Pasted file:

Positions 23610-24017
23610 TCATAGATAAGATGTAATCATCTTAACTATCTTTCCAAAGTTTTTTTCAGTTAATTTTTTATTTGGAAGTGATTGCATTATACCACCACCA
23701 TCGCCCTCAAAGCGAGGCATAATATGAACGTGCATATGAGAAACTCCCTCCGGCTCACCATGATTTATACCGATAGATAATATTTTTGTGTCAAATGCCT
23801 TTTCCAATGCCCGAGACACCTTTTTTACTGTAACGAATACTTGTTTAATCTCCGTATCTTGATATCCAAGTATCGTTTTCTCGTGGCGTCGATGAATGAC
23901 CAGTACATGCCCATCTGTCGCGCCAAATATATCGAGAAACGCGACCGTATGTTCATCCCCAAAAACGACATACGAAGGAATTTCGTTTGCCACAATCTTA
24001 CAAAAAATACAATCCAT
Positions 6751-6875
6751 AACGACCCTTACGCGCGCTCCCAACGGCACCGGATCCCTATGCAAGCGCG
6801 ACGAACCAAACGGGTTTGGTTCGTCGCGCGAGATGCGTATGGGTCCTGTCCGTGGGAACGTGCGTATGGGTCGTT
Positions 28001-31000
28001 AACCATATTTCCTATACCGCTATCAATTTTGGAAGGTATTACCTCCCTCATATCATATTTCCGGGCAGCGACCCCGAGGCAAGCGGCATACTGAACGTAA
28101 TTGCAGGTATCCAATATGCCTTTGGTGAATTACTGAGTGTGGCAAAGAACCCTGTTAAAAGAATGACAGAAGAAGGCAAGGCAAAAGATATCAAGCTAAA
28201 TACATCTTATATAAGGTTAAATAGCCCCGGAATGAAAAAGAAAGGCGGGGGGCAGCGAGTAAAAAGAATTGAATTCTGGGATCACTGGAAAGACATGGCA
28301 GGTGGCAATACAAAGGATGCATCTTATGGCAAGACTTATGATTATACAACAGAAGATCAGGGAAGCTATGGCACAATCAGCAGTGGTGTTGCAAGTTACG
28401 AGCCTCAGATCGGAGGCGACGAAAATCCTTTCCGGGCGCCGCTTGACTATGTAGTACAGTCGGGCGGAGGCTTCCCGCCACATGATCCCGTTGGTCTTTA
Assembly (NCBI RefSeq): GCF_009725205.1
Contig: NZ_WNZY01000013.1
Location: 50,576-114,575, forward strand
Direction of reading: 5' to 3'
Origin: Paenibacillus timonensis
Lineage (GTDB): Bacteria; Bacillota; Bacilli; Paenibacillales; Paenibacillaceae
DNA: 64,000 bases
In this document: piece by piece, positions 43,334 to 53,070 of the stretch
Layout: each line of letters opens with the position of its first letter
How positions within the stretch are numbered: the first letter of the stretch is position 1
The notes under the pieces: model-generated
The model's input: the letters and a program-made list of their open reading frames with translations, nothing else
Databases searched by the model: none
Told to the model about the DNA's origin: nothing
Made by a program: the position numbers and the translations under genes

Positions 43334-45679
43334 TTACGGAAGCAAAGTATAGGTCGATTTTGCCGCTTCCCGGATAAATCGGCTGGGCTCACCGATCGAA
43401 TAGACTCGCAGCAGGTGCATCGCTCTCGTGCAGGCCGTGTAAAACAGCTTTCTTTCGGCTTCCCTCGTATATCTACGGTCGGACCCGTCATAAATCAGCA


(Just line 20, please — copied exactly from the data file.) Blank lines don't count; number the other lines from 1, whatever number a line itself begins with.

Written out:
Origin: Paenibacillus timonensis